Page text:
Instead of using its central location to help the EU transmission system and benefit from it, the Czech Republic will rather use EU priority funding to boost an imaginary, highly controversial nuclear power plant project.
In other words, while the Energy Union aims at increasing interconnectivity between the electricity grids of EU countries, the Czech Republic would rather see its borders closed for electricity imports (including renewables), but wide open for nuclear and coal electricity exports.
The outlook for renewables
Renewables are not only taking a backseat in the plans for grid connections. The Commission rightly identifies the country being among the most energy intensive and points to problematic changes in renewables’ support regimes. Because of this lack of support and administrative barriers, investment opportunities in the renewables sector are practically non-existent in the country, especially in the solar and wind sectors. Even the current EU funding to renewable power in the Czech Republic is minimal at less than EUR 54 million for seven years for the entire country.
Considering this, and the fact that one of the ideas underlying the Energy Union is about the EU becoming a world leader on renewable energies, the Commission will need to look closely at what is happening in reality if the Czech Republic is to be part of this effort.
The Commission lists the newly established European Fund for Strategic Investment (EFSI) and research and innovation among the main opportunities and benefits that the Energy Union can offer.
In view of the difficulties in the Czech electricity market, however, the government and the Commission should work closely together to present a credible, functioning mechanism that would allow Czechs to submit renewable projects for funding from the EFSI.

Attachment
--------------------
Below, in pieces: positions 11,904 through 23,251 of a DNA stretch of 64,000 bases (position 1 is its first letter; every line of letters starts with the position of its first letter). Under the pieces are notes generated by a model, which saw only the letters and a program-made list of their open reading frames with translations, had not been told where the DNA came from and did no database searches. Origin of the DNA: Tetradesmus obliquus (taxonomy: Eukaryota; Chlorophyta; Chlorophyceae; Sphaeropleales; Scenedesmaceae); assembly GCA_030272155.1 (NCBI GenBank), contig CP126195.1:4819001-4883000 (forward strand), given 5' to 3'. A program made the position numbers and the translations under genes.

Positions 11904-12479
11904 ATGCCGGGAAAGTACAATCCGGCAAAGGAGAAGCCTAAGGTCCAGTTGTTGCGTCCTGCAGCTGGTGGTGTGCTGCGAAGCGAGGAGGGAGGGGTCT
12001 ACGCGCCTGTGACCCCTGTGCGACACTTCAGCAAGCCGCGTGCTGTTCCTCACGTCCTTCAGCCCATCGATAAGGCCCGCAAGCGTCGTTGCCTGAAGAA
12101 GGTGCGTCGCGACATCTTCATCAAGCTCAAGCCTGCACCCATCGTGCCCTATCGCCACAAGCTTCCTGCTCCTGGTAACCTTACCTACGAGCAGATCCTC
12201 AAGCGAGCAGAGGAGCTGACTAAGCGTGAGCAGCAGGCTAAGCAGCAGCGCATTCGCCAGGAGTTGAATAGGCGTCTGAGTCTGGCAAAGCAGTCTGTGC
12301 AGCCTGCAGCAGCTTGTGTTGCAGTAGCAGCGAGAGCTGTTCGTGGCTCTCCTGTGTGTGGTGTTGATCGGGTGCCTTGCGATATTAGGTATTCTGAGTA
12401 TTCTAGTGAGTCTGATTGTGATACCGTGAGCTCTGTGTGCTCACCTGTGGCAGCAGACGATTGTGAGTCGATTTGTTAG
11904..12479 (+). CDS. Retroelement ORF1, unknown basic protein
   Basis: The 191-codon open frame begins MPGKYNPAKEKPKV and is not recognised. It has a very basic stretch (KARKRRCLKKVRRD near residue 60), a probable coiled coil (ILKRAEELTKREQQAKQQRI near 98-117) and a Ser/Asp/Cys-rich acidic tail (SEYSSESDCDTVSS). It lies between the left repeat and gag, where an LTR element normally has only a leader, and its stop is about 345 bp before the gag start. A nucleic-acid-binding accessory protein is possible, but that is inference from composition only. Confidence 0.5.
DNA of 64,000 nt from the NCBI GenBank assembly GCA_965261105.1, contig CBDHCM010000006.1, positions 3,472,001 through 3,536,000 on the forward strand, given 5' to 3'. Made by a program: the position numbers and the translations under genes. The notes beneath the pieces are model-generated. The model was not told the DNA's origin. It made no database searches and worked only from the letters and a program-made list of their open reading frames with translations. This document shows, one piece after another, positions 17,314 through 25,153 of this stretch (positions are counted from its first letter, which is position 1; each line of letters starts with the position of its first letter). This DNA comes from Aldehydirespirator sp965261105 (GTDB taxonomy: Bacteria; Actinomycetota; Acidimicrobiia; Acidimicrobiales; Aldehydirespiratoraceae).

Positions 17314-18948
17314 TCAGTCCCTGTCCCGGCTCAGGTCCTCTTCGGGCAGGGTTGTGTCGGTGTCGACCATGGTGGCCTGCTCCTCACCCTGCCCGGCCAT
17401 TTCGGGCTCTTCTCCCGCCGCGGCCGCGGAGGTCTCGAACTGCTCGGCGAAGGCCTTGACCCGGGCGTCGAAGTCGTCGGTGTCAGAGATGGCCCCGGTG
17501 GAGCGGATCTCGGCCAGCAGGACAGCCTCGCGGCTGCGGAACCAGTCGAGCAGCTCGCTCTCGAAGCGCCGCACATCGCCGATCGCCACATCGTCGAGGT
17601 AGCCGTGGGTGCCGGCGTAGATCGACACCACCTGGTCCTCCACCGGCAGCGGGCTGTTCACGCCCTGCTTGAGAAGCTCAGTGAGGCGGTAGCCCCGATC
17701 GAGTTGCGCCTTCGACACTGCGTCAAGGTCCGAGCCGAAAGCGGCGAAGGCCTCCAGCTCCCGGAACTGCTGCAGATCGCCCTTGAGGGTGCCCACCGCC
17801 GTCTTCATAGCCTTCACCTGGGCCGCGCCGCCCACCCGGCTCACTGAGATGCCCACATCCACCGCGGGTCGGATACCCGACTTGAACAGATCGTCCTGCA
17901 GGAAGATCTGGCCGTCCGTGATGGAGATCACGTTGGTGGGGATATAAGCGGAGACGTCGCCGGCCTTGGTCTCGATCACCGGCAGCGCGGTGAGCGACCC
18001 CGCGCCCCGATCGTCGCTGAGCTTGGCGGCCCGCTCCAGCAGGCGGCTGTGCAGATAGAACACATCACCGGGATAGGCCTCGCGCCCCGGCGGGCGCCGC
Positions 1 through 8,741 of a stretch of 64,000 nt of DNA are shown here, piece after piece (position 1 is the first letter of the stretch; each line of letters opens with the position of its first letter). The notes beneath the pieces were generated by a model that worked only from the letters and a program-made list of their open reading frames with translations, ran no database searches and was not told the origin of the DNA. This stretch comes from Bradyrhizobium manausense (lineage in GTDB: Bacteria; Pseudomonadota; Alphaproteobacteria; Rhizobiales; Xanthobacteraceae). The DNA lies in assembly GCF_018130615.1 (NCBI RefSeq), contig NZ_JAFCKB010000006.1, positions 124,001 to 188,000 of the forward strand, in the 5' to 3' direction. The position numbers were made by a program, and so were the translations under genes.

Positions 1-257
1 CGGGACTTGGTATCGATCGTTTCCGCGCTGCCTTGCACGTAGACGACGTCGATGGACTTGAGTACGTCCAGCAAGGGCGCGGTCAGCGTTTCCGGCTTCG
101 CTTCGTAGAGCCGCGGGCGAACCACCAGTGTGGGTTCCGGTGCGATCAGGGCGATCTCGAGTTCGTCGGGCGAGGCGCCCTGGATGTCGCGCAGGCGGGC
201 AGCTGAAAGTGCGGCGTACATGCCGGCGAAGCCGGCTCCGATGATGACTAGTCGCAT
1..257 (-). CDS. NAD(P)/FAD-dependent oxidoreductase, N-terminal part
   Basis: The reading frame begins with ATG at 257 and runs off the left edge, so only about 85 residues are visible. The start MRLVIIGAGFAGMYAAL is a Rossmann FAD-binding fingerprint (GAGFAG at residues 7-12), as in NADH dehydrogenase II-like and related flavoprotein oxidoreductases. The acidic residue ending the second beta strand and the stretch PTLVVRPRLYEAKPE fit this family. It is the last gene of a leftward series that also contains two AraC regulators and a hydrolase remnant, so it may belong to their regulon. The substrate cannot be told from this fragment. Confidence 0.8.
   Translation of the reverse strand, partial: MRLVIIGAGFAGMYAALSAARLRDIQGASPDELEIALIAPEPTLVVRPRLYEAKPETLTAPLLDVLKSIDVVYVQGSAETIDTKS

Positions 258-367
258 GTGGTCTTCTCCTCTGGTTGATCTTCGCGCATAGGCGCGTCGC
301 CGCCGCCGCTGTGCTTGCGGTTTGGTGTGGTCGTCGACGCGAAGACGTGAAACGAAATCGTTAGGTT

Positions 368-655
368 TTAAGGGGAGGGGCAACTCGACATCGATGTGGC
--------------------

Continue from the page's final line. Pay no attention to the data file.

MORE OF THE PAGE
A look at the new EU funding period shows that the case is similarly difficult with energy efficiency. The Czech Operational Programmes (OPs) – the documents that outline funding priorities and will guide EU funded investments for the next seven years – lack a clear focus on energy efficiency with the issue being spread across four OPs. In addition, the financed projects would be more effective if the demanded efficiency standards would go beyond the minimal legal requirements.
It is difficult to imagine that the Czech Republic will treat energy efficiency as a strategic priority even under the Energy Union.
The intention of the Energy Union strategy to coordinate energy policies across countries and sectors will need to have a real impact on the ground. In the case of the Czech Republic, there needs to be clarity where priorities lie. Is it in the success of EU measures meant to bolster energy and money savings, or is it rather new gas import routes? Should cross-border connections for electricity and gas be financed if they actually do not contribute to the connectivity of the country? And just how is the Czech Republic going to benefit from innovations in renewable power with almost non-existing financing schemes or capacities to deploy new technologies?Bankwatch